Unique Scientist: Dr. Kat Milligan-Myhre

Time to meet Dr. Kat Milligan-Myhre (She/her)! Dr. Milligan-Myhre is a well-rounded biologist and an assistant professor at University of Alaska Anchorage in the USA!

What kind of scientist are you?
I have experience in microbiology, including potentially pathogenic microbes and beneficial microbes, bacteria and eukaryotic parasites; immunology; developmental biology; and I work with an evolutionary model system. My scienc-ing style is scattered…I tend to work on several projects at once, trying to get the big picture while working on smaller side projects. I teach microbiology at the introductory and more advanced level.

What made you want to become a scientist?
Long story short: I was a premed major as an undergrad. I got a work-study position in a lab to beef up my CV. Turns out I loved doing research, and was not as excited about working as a medical doctor. I applied to grad school when I realized I really wanted to run my own research lab, where I could ask my own questions and mentor others.

“I am one of 98 Alaskan Natives with a PhD in…anything. I was the first, and as far as I know the only, Alaskan Native with a PhD in Microbiology, although I didn’t realize it when I graduated.”

Dr. Kat Milligan-Myhre

What makes you a #UniqueScientist?
I am one of 98 Alaskan Natives with a PhD in…anything. I was the first, and as far as I know the only, Alaskan Native with a PhD in Microbiology, although I didn’t realize it when I graduated. I grew up in a small town above the Arctic circle. Imagine a land the size of Indiana, turned on it’s side. Now take out all the people, and make the biggest town about 3000 people, mostly Native Alaskan. Add 12 other villages, all smaller than that first town, and don’t connect any of the villages or the town to any place else by roads. That is pretty much the area of Alaska I grew up in. Kotzebue was about 80% Alaskan Native when I grew up. Attending a school that had only 250 Native American students out of 40,000 students for my undergrad and grad school was a major adjustment. I am a #UniqueScientist because I am literally the only Alaskan Native with a PhD in Microbiology, and am a #WOCinSTEM.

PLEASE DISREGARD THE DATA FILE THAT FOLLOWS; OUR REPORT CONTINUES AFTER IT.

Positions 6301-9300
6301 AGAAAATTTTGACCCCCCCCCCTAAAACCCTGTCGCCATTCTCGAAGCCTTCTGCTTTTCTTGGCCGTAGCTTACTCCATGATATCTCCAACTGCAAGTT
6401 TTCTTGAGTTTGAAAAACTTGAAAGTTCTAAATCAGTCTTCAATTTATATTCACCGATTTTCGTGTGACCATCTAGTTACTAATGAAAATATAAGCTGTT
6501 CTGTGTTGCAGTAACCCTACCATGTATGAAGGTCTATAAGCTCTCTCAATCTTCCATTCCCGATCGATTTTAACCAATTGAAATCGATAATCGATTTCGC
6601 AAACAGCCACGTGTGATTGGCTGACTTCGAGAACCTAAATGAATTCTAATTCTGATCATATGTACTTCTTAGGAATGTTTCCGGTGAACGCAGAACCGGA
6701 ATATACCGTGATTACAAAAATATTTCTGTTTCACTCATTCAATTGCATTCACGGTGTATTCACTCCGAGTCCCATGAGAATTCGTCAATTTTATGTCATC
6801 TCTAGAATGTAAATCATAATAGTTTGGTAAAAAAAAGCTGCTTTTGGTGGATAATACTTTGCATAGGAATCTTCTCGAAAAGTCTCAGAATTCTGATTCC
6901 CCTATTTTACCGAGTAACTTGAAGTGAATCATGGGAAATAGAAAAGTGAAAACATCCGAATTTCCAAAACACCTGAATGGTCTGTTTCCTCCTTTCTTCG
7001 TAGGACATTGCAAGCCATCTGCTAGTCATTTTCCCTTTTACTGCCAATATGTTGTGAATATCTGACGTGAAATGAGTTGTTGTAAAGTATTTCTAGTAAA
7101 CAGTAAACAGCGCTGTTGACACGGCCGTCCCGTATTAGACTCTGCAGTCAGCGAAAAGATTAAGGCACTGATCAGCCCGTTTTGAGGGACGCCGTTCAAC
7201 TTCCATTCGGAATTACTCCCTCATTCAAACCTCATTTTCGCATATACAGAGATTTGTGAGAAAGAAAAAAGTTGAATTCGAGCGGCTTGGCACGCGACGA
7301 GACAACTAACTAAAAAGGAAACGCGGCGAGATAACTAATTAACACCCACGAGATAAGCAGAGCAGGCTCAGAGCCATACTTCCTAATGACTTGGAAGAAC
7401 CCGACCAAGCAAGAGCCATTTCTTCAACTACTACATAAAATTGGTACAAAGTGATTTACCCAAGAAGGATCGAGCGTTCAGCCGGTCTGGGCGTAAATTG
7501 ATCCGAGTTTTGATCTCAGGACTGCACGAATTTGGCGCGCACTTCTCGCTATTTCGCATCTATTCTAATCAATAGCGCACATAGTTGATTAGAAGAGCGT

What’s something cool you do outside of work?
I run, do beadwork, and recently learned how to skateboard. I even managed to have my first fall skateboarding!

If you had one wish and could change anything in science, what would it be?
I want to change so much about science. I want more graduate programs available close to reservations and all over Alaska so we have more Alaskan Natives/Natives Americans with higher education so we can answer the questions so important to Alaskan Natives/Native Americans. I want to decolonize the system, so that people trained in Western science don’t ignore the contributions of the generations of scientists that helped so many people survive for thousands of years in harsh conditions. I want people who aren’t scientists to understand what a labor of love science is, but to value it and fund it so that we can make more advances. I want basic science to be as valued as “translational” or clinical science. I want all the voices heard, so that we have diverse perspectives in the questions we ask and how we answer them.

“I want to decolonize the system, so that people trained in Western science don’t ignore the contributions of the generations of scientists that helped so many people survive for thousands of years in harsh conditions.”

Dr. Kat Milligan-Myhre

Who has inspired you the most in your journey to where you are now?
Della Keats was an Alaskan Native woman from my tribe who started traditional healing programs in Alaska. I didn’t know her personally, but learning about her helped me realize that Alaskan Natives can be taken seriously as educated leaders. Most of what I heard about Alaskan Natives growing up was derogatory. People (from Alaska!) said we are drunks and drug abusers, worthless, and if we had a higher degree, it was because it was given to us, we didn’t earn it. Della Keats had a higher education, and was not looked down upon for it. I also had two strong women PIs in grad school and as a postdoc, Drs. Laura Knoll and Karen Guillemin, respectively. They both had kids and were outspoken about the role women play in science and the need for a balanced life. Dr. Knoll pointed out that the biology history books mostly highlight white men because they are written by white men, and gave me behind-the-scenes looks at the struggle of people of all levels in science, while encouraging me to persist in science. Dr. Guillemin led a multi-disciplinary team of scientists who studied host-microbe interactions within larger systems, and showed me that women could lead large interdisciplinary teams.

Let’s end on a high note! What’s something you’ve done this week that you’re proud of?
I booked a ticket home for myself and my kids so that we can spend some time helping my parents, picking berries and harvesting plants and fish. This goes toward the importance of work-life balance and maintaining my cultural heritage while leading a productive scientific life.


#WomenInSTEM #IndigenizeSTEM #NativesInSTEM #WOCinSTEM

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